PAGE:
There are ample commercial reasons for roasters to blend coffees. Coffee is subject to the vicissitudes of nature. The bean remembers all its trials from seedling to cup. Low acid faded coffees need be balanced with higher acid newer crop beans. Off tasting beans, due to mishandling, must be blended to beneath a 10-15% level to obscure any negative tastes that might otherwise turn up in the cup. Bean quality variances in appearance can be obscured by blending them into products that will be presented pre-ground, greener (new crop) coffees which tend toward thinness in body are blended with faded (old crop) coffees which have developed heavier body while losing acidity. Additionally, blending helps man overcome the unavailability of coffee from a particular district or region where Acts-of-God such as earthquake, flood, volcanic eruption, frost or draught may have interdicted the farming cycle or the bringing of coffee to market. Dislocations of population due to war, famine, and political upheaval also withdraw coffees from circulation.

The commercial and institutional roaster has been motivated to produce blends for sale at different price points. On the upscale end of the price spectrum are the Arabica specialties. Often, on the low end of the spectrum avarice replaces judgment, and there is no price point for the blender to work with at all; simply an admonishment to produce an "acceptable" cup at the lowest cost. The quality objective here is a product which will not engender consumer complaint. Robusta coffees fit into this approach admirably except that a little leads to more and more until the beverage passes below the level of minimal acceptability. Over the course of 40 years, quality standards that do not represent quality combined with aggressive sales promotions have lowered the consumer expectation level.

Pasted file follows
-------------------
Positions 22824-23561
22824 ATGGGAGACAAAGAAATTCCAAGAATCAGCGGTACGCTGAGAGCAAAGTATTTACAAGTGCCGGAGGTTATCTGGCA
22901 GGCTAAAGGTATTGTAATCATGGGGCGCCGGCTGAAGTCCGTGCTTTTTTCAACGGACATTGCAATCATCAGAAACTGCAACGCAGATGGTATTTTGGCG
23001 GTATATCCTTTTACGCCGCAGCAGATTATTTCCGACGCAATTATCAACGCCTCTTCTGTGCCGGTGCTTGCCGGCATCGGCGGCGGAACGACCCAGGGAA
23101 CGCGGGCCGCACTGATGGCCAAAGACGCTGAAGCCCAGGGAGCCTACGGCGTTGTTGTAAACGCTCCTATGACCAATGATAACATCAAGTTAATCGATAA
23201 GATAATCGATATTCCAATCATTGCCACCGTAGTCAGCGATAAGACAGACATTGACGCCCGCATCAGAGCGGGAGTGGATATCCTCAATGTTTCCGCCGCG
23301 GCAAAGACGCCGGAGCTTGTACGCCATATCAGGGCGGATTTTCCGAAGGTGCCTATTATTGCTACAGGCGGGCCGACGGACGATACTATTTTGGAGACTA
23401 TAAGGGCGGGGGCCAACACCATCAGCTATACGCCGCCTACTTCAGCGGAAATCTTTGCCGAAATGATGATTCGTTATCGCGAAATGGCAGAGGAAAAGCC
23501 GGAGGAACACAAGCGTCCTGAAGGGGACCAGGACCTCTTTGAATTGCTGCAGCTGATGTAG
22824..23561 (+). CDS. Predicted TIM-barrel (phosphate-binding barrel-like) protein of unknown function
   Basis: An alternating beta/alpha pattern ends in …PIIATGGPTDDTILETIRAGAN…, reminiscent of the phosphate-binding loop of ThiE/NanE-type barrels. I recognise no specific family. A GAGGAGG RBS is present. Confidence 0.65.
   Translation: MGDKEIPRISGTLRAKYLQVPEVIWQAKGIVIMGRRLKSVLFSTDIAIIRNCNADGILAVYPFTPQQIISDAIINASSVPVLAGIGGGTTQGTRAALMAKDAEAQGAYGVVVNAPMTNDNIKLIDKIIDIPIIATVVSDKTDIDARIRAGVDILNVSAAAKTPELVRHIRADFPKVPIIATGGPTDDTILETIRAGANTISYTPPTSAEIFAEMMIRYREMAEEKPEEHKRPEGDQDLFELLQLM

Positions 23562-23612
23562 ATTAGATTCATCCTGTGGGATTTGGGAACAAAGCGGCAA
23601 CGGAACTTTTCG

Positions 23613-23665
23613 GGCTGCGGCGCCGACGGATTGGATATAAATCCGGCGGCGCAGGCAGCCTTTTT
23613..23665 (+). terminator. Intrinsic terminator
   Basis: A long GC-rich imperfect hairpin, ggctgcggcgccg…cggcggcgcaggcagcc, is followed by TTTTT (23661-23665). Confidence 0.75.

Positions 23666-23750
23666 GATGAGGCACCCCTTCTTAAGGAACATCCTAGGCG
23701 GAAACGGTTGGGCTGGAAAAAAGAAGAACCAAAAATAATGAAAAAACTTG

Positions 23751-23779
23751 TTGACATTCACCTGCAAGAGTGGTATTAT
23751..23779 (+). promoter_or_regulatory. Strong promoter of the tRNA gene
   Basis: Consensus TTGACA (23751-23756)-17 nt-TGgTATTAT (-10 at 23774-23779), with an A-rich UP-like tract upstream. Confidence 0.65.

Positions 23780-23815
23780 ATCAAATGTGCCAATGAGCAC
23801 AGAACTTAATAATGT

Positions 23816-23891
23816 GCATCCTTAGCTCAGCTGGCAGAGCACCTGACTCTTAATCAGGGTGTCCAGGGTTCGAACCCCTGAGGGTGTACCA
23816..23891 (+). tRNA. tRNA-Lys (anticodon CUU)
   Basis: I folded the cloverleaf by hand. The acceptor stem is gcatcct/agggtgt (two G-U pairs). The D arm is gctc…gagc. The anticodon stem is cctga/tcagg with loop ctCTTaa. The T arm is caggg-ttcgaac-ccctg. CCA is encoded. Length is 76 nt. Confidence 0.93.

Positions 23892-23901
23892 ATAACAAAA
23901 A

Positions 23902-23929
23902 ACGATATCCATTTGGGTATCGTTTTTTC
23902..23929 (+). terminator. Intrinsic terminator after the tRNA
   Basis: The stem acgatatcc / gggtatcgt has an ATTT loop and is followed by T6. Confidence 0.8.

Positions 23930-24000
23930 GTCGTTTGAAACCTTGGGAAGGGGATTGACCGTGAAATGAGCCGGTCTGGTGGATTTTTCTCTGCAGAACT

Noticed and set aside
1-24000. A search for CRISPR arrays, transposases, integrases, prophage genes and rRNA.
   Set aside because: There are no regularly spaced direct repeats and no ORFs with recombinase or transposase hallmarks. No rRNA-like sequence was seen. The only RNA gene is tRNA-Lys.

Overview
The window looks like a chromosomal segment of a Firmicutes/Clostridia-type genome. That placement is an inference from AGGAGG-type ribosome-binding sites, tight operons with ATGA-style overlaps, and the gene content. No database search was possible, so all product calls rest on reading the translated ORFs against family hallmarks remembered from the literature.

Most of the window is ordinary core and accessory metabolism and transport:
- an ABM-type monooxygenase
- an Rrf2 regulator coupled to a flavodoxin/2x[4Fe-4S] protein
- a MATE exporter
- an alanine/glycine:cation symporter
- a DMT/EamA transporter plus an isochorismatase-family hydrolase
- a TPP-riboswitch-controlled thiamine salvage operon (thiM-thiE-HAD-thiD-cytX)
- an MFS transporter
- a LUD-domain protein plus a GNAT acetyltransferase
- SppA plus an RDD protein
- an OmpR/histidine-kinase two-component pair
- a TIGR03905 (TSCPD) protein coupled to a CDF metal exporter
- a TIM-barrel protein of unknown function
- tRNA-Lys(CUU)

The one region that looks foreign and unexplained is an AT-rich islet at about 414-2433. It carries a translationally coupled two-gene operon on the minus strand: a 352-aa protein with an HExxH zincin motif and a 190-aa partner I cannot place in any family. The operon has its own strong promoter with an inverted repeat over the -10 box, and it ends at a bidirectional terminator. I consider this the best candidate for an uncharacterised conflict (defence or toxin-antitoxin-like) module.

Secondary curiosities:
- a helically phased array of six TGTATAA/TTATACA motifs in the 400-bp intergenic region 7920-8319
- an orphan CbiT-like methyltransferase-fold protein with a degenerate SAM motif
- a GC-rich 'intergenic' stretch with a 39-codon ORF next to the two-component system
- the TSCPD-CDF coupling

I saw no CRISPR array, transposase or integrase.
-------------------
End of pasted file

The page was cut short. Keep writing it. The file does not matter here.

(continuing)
Ted Lingle (TRL & Associates, Long Beach CA and now SCAA executive director) educated us to consumer preferences in the Los Angeles market almost a decade ago. In a study conducted in cooperation with the Alpha Beta supermarket chain, consumers were asked to choose a preference between beverages made from unblended beans of International Coffee Organization's coffee groups. Approximately 1,000 consumers, chosen at random, contributed their opinions to the tastings. While 82% preferred brews from Arabica beans (39% Other Mild Arabica Type [Peru], 32% Colombia Mild Arabica Type [Kenya], and 11% Brazil Unwashed Arabica Type) fully 11% showed a preference for Robusta Type [Uganda] coffee.

In referring to the sampling results, Lingle said, in another trade publication, "Unfortunately the coffee industry has a tendency to lapse into |Think set,' with such tried and true comments emerging as |Arabicas are better than Robustas,' |Stronger is better than weaker,' |Filter drip is better than perk.' While these premises may be true for many, they are not true for all."

This phenomenon is not localized on the consumer level. In 1985, Dan Cox (Green Mt. Coffee, Waterbury, VT), Joel Schapira (Schapira Tea & Coffee Company, Pine Plains, NY) and I presented a full-day seminar on coffee to the chef-instructors at the Culinary Institute of America (Hyde Park, NY). We began with a blind cup testing of various coffee blends. The professional chef's chose Robusta/Arabica blends as their favorites over pure Arabica specialty blends. They were unable to recognize good from evil tasting coffee. They had never been taught the qualities to value in a cup of good coffee.
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Title Annotation:Robusta coffee; part 3
Author:Schoenholt, Donald
Publication:Tea & Coffee Trade Journal
Date:May 1, 1992
Previous Article:Packaging and environmental concerns.
Next Article:International Coffee Agreement: rest in peace.